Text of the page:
I counter with this.  Anyone who chooses liberty over security had better embody this doggerel quote:

 

"Even though I walk through the valley of the shadow of death, I will fear no evil, for I am the biggest badass in the valley."

 

I am increasingly intrigued by the premise of "The Purge," a film released coincidentally today.  In such a scenario, many of those who think themselves "badasses" would quickly get their comeuppance.  But the "might makes right" principle -- while seemingly the foundation of capitalism -- does not jibe with Christian religion nor secular humanism.

 

Thus, as much satisfaction as a "purge" scenario might provide, it would tend to run counter to why society has formed in the first place.

 

AJ

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So... what I can see is that this will not affect subscribership more to Sprint?  Yes, I know that Sprint probably does it too(All communications are subject to recall anytime anywhere after 2001 and most people don't know that) but it is not in the news and people might just get into Sprint contracts before Sprint hits news.  There has to be some people that rage and switch carriers right?

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"Those who choose security over liberty, deserve neither."

 

 

- Ben Franklin

 

 

The veneration of the Founding Fathers goes way overboard in this country. We have far more people with intellects equal to or exceeding those of the Founding Fathers, who lived in an entirely different world roughly three centuries ago. So, the relevance of their oft cited philosophical musings is questionable.

 

I counter with this. Anyone who chooses liberty over security had better embody this doggerel quote:

 

"Even though I walk through the valley of the shadow of death, I will fear no evil, for I am the biggest badass in the valley."

 

I am increasingly intrigued by the premise of "The Purge," a film released coincidentally today. In such a scenario, many of those who think themselves "badasses" would quickly get their comeuppance. But the "might makes right" principle -- while seemingly the foundation of capitalism -- does not jibe with Christian religion nor secular humanism.

 

Thus, as much satisfaction as a "purge" scenario might provide, it would tend to run counter to why society has formed in the first place.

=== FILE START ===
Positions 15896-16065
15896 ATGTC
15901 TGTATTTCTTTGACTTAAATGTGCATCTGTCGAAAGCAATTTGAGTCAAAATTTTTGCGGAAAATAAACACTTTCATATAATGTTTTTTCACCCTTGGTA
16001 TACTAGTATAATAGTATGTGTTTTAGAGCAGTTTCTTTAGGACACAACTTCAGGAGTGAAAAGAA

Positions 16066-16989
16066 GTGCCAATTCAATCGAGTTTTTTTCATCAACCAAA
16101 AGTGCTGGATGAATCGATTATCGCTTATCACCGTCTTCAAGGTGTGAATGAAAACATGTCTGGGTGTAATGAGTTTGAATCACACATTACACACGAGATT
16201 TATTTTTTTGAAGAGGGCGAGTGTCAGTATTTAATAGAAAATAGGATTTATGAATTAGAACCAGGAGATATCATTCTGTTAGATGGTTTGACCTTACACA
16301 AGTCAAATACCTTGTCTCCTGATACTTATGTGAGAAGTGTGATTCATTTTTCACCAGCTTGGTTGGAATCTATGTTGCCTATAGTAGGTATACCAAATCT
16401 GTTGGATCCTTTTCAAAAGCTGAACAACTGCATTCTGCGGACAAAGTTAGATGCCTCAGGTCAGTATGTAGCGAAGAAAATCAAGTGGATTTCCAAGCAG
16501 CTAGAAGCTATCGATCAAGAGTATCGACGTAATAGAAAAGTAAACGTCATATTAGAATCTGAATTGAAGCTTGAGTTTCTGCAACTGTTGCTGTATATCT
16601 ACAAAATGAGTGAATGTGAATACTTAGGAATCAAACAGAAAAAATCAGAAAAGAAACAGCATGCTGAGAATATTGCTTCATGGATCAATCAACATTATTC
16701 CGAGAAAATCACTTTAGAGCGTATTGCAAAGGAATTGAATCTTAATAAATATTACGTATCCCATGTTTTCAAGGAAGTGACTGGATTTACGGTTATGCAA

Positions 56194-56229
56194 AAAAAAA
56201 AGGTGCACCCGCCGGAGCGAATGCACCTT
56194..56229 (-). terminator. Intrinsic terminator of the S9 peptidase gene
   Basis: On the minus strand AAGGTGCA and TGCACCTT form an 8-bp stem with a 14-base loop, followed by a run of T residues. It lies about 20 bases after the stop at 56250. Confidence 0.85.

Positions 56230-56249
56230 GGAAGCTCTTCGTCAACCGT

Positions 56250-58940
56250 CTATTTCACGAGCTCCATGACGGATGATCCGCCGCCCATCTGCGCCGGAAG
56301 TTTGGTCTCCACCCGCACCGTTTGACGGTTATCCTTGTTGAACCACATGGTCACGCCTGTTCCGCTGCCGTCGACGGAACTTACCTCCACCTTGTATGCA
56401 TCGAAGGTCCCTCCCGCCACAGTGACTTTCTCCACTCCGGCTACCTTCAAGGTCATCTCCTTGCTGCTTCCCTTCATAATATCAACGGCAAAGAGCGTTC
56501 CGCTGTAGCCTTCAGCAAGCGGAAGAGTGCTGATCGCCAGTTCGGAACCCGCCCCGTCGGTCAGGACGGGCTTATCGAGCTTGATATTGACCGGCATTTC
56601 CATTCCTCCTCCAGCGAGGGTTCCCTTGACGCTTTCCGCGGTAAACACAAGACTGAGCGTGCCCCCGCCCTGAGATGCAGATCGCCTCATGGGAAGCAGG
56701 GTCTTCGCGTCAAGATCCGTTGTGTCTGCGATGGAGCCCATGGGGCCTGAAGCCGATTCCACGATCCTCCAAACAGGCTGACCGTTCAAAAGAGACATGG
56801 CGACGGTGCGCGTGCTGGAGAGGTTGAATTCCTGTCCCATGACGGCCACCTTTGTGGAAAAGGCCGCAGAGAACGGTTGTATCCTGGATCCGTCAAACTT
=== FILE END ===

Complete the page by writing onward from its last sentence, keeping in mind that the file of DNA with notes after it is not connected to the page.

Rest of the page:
AJ

 

I'm watching purge in T-2 Minutes.

 

EDIT: There are tons of Sprint advertisements at this theater/movie.

 

Sent from my SPH-L710 using Tapatalk 4 Beta

 

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The veneration of the Founding Fathers goes way overboard in this country.  We have far more people with intellects equal to or exceeding those of the Founding Fathers, who lived in an entirely different world roughly three centuries ago.  So, the relevance of their oft cited philosophical musings is questionable.

 

I agree to what you're saying to an extent...but you can't exclude the morality aspect that their principals were based on.

 

Just my opinion, so please don't draw me into a debate. You're a very witty fellow, and I'm pretty sure you'll find a way to trip me up somehow. :P

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While this is a troubling issue it is nothing new. While working for a baby bell back in the 80's we routinely released telephone logs to law enforcement over the phone without a warrant. Many would consider this illegal since it amounts to a warrantless search. Just to point out also that what the NSA is doing is intelligence gathering. Totally different from what a law enforcement agency must ultimately do which is to put together a case of admissible evidence. If you collect the evidence without a warrant it is normally inadmissible.

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I am neither a terrorist or spy and I dont do anything that the gov gives a rip about. If theyve been listening to me, what a boring lesson in profanity that has been.....

 

I too believe in the principle of privacy, but am a little baffled about the furor given the obvious tracking capability anyone who carries a smartphone accepts not to mention the willful social media sharing that even grandmas gotten in on.

 

Sent from my Note II. Its so big.